24 June 2019

Policy uncertainty threatens start-up of Papua LNG and Wafi-Golpu

Opposition Leader Patrick Pruaitch today called on the government of Prime Minister James Marape to provide a clear sense of direction for the nation in the Parliamentary session beginning tomorrow (Tuesday).

“We are at a major crossroad in development terms. Some remedies need to be offered for the economic problems the nation is facing,” Mr Pruaitch said in a statement.

On the domestic front, the government needs to fix ongoing funding issues related to the O’Neill Government’s failed tuition-fee free education policy and cash flow issues that affect health and delivery of other public services.

Mr Pruaitch said the former National Alliance-led government had set clear directions between 2002 and 2011 that put the nation on a solid growth path with rising levels of prosperity throughout the country.

He said: “Under the previous O’Neill Government, the economy stagnated with falling employment and income levels, even though government revenues remained at an all-time high.

“Some painful short-term measures are needed if the Marape Government intends to deal decisively with the cash flow problems it has inherited from the previous government. A supplementary budget needs to be introduced soon.”

Mr Pruaitch said he has no doubt if quick, corrective measures are taken, the Marape Government will be able to engineer a solid economic turnaround that underpin the Prime Minister’s ambition to create “the richest black Christian nation”.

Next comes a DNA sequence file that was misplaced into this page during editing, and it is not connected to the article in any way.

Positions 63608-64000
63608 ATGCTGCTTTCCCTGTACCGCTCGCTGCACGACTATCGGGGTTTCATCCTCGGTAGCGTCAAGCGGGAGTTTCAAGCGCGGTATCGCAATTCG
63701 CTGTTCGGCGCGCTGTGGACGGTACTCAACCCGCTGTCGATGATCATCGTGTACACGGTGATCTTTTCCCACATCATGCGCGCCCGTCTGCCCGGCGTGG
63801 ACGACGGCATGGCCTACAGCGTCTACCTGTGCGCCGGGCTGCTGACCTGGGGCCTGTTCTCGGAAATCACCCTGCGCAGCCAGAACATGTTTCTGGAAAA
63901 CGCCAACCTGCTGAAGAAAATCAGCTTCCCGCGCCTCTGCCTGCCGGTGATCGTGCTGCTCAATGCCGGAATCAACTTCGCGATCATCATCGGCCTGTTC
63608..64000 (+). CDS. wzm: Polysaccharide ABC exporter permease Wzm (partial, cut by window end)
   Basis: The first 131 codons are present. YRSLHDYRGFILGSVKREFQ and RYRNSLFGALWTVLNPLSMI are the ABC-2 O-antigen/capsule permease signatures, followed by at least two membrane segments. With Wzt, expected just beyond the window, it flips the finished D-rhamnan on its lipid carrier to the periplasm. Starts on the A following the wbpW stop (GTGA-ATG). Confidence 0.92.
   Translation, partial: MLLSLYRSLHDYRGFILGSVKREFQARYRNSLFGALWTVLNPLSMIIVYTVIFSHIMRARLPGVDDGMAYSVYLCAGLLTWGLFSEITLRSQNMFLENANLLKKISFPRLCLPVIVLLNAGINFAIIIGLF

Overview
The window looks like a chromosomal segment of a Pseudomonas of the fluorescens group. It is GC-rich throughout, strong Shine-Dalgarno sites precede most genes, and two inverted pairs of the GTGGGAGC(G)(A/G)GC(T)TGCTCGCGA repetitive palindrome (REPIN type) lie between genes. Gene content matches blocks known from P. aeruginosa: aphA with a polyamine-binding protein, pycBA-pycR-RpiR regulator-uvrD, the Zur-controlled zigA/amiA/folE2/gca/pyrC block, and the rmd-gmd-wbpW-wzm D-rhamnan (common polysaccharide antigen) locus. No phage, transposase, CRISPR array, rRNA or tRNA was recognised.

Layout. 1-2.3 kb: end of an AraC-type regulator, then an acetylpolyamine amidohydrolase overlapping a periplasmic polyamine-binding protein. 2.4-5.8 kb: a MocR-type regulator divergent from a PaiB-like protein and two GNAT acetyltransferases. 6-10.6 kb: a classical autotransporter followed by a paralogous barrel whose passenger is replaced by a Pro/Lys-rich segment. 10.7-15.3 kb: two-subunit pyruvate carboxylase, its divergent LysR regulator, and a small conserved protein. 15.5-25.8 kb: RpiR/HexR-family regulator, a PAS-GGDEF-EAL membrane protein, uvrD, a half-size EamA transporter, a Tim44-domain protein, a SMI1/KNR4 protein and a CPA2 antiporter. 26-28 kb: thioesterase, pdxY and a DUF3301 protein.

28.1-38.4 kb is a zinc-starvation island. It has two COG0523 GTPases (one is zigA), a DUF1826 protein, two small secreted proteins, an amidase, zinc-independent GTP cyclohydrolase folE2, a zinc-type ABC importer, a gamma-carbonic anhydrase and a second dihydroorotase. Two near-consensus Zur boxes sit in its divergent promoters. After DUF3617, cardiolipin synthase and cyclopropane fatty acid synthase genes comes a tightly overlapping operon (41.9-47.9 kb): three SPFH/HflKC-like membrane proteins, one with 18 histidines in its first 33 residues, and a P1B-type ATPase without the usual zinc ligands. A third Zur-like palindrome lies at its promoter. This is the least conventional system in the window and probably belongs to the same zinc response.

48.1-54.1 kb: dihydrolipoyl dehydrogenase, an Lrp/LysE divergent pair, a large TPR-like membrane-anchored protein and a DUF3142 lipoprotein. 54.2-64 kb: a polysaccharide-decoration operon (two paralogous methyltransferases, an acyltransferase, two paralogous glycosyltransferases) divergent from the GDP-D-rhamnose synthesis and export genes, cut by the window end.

“Such a turnaround would generate thousands of additional private sector jobs in the next two years and bring increased prosperity throughout the nation,” he said.

Mr Pruaitch said policy signals for such a recovery were highly muted at the present time.

“The Papua LNG project, viewed as the cornerstone for economic recovery, could be delayed indefinitely because the Prime Minister is unwilling to back recent promises that his government would honour agreements made by the O’Neill government.

“The joint venture partners in the multi-billion-dollar Wafi-Golpu project have also announced they do not expect the Special Mining Lease to be approved prior to the earlier announced June 30 deadline.

Mr Pruaitch said if the Marape Government did not announce firm and decisive policy initiatives to address these concerns, it would threaten the level of Foreign Direct Investment. According to the World Bank, negative FDI flows in PNG have been the worst, since independence, under the O’Neill Government.

“Under such a scenario the nation’s socio-economic fortunes would suffer at least until 2025 when the PNG LNG Project contributes what could be the single largest increase ever in government revenues, following payment of project debt,” he said.